Q2: Which kitty looks like she has a white chest?

Q3: Which kitty loves to talk?

Q4: Which kitty loves attention?

Q5: Which kitty loves her sister?


Click below for the answers! Daphne and Belle by PAWS WA


The bill to establish humane limits and conditions for dog tethering, HB 1755, is scheduled for a hearing this Thursday January 19 at 10 A.M. before the House Judiciary Committee. 

We urgently encourage you to support this bill's passage by contacting your representative in support of HB 1755.

Email Tara Weaver, tara.weaver@leg.wa.gov and ask her to forward your written testimony to House Judiciary Committee members no later than 7 P.M. on Wednesday January 18.

Use this letter template to help formulate your message—pick 1-2 bullet points for your e-mail.

Please refer to the bill advocates' website for specific details on the hearing time and location, guidance for submitting testimony, and directions to the state capitol.

Let us know after you take action by forwarding a copy of your message to publicaffairs@paws.org!  With your help, we can be a voice for all dogs in Washington State. 

Thank you for your support!

Throughout the year, I send periodic emails called “Campus Updates” to PAWS staff and volunteers to keep them apprised of wildlife activity here on our campus in Lynnwood, WA.  I am always amazed at the diversity that can be found on our modest, 7-acre site.  During 2011 the Campus Updates featured 443 photos representing 39 bird, 2 mammal, 4 spider, 15 insect, 2 plant and 1 slime mold species.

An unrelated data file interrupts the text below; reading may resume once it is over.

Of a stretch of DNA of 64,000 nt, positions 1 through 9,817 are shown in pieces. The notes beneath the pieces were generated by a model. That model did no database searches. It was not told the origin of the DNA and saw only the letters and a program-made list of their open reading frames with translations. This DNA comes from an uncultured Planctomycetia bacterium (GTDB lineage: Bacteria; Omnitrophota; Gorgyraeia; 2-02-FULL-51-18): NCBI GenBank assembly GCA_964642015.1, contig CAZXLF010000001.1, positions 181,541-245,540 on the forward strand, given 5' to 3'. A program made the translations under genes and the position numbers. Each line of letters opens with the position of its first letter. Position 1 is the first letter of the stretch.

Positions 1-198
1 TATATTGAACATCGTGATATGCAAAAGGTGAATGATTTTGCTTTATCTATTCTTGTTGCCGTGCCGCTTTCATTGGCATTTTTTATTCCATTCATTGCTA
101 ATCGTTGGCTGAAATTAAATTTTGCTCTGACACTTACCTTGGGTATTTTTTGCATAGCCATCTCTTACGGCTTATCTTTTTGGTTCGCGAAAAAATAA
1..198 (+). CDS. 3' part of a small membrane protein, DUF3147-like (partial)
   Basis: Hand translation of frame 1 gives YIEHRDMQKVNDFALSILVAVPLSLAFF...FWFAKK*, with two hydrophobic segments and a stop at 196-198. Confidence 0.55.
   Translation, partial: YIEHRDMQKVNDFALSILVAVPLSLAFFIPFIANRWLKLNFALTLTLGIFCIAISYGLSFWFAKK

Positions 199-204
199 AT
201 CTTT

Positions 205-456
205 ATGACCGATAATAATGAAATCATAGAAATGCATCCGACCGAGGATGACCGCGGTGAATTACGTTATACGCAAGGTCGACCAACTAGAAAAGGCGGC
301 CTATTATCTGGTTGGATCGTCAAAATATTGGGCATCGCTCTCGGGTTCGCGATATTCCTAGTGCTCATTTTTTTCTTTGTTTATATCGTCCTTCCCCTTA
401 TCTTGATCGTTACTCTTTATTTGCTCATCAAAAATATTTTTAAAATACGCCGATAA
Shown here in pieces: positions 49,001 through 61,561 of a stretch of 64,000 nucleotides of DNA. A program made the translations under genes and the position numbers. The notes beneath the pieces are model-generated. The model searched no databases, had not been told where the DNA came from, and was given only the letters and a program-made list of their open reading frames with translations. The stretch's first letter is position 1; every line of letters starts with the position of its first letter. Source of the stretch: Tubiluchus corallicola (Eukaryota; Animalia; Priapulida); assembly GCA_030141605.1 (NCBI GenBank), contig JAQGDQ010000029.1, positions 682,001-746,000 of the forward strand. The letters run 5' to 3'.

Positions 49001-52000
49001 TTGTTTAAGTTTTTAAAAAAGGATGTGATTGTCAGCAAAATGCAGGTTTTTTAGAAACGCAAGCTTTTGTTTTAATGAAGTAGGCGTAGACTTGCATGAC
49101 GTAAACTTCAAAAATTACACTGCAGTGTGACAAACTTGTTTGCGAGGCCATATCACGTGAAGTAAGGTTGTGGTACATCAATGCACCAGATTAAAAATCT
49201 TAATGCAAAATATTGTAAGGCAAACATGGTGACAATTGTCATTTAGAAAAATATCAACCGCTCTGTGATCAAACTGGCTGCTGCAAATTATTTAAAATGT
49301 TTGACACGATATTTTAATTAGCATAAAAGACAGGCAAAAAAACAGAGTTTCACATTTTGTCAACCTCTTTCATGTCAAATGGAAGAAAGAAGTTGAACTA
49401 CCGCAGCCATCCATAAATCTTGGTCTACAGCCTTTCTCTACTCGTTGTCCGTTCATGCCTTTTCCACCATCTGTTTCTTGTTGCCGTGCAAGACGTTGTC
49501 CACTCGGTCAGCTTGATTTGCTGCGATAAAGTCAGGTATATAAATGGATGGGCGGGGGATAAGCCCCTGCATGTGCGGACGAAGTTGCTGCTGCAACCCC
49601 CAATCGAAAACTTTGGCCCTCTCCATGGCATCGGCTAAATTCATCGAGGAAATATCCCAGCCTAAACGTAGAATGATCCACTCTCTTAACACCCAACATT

I went through all of the photos from the 2011 Campus Updates and pulled out my favorites to share with you.  The first shows the fruiting bodies of the Stemonitis slime mold that was growing on a downed tree in front of the wildlife center.  I think of them as nature’s Koosh® balls.

38 Stemonitis slime mold (6)

01 American Robin (1), PAWS Campus 040811 KM





I photographed many American Robins on PAWS's campus in 2011, but I focused a lot on a pair that had a successful nest attached to the wildlife center’s deer shed.  This is my favorite photo  of the male and his bright orange breast.








The image below shows the female of the breeding pair on the nest.  I didn’t notice the beak sticking out from under her (indicated by the red arrow) until I uploaded the photo to my computer.  I found out later there were three babies in the nest.

02 American Robin on nest, PAWS Campus 071211 KM

I love the parent bird’s posture and the look on his face in the photo below.  I know I’m anthropomorphizing, but he looks a little taken aback by the demanding young in front of him.

03 American Robin feeding nestlings, PAWS Campus 071311 KM (3)

Another robin pair that built their nest in front of the wildlife center lost their eggs to crows before they hatched.  It was fascinating to watch the nest building process though.

04 American Robin building nest, PAWS Campus 042611 KM (2)

05 American Crow, PAWS Campus 072811 KM (29)